Mr. Hutto will present an overview of Georgia Power’s transition from traditional HID roadway and area lighting to LED lighting with smart controls.  The presentation will cover topics what Georgia Power is doing, driving factors, tariff challenges, progress, and lessons learned.  Georgia Power owns and operates approximately 900,000 regulated and unregulated street and area lights in the state of Georgia.  As of mid-2017, Georgia Power has converted over 200,000 roadway lights to LED lights with smart controls and nearly 200,000 area lights to LED.  GPC plans to convert the majority of its lighting fleet to LED by 2020.

Scotty Hutto, Lighting Services Business Unit Manager, Georgia Power Company

10:15 – 11:00 a.m. :: Networking Break


10:45 – 11:30 a.m. :: Tale of Four Cities (Anchorage, San Diego, San Jose and Seattle)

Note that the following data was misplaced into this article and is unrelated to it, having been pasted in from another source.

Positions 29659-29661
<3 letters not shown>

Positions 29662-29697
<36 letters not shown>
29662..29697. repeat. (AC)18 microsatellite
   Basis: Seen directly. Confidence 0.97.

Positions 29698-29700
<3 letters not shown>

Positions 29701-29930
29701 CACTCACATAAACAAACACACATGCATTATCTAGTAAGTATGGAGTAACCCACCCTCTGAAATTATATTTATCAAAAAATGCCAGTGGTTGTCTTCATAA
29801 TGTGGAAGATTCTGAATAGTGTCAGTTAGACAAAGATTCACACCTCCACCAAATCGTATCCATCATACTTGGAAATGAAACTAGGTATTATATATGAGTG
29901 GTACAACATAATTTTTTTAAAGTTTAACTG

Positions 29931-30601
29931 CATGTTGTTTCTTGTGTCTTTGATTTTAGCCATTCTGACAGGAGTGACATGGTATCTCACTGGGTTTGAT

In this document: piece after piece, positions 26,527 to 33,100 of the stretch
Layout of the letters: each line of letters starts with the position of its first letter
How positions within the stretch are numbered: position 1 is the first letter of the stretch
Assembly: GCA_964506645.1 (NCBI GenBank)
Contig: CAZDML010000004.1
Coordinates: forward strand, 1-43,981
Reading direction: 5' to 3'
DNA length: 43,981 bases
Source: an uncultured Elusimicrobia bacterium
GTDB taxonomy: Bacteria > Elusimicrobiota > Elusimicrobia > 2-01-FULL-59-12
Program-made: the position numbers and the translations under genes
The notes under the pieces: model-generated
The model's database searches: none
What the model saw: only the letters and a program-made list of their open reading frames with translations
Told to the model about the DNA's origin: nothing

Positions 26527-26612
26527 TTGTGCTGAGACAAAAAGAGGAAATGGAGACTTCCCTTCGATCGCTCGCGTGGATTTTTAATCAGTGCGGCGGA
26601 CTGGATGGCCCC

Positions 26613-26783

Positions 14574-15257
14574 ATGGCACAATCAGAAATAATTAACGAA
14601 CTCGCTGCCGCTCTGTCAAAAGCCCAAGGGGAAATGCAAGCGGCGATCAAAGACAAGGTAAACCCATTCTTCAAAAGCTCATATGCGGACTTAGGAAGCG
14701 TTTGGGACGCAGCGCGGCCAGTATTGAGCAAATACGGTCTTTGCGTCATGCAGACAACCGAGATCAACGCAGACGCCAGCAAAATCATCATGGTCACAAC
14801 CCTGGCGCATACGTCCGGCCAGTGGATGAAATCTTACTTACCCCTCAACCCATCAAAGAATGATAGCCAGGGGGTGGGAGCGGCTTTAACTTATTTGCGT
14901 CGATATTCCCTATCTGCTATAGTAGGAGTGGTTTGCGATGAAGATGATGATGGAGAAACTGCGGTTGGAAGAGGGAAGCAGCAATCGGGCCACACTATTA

• Visibility research results on streetlighting
  • Subjective evaluations
  • Variables: CCT, light level, HPS vs LED

Nancy Clanton, President, Clanton Associates


11:30 a.m.  – 12:15 p.m. :: Lessons Learned in LED & Control Procurement – Selecting Technology Vendor, Developing Specifications and Real-Life Testing of Technology

This presentation will look at the pros and cons of various approaches to completing a LED conversion and the most common mistakes.  It will take you from the concept phase to a completed project providing lessons learned from over 200K converted lights in over 100 communities and 13 states. It will look at different approaches depending on the size of the project from 70 lights to over 100K lights.

George A. Woodbury, President, Light Smart Energy Consulting LLC

12:15 – 1:30 p.m. :: Group Luncheon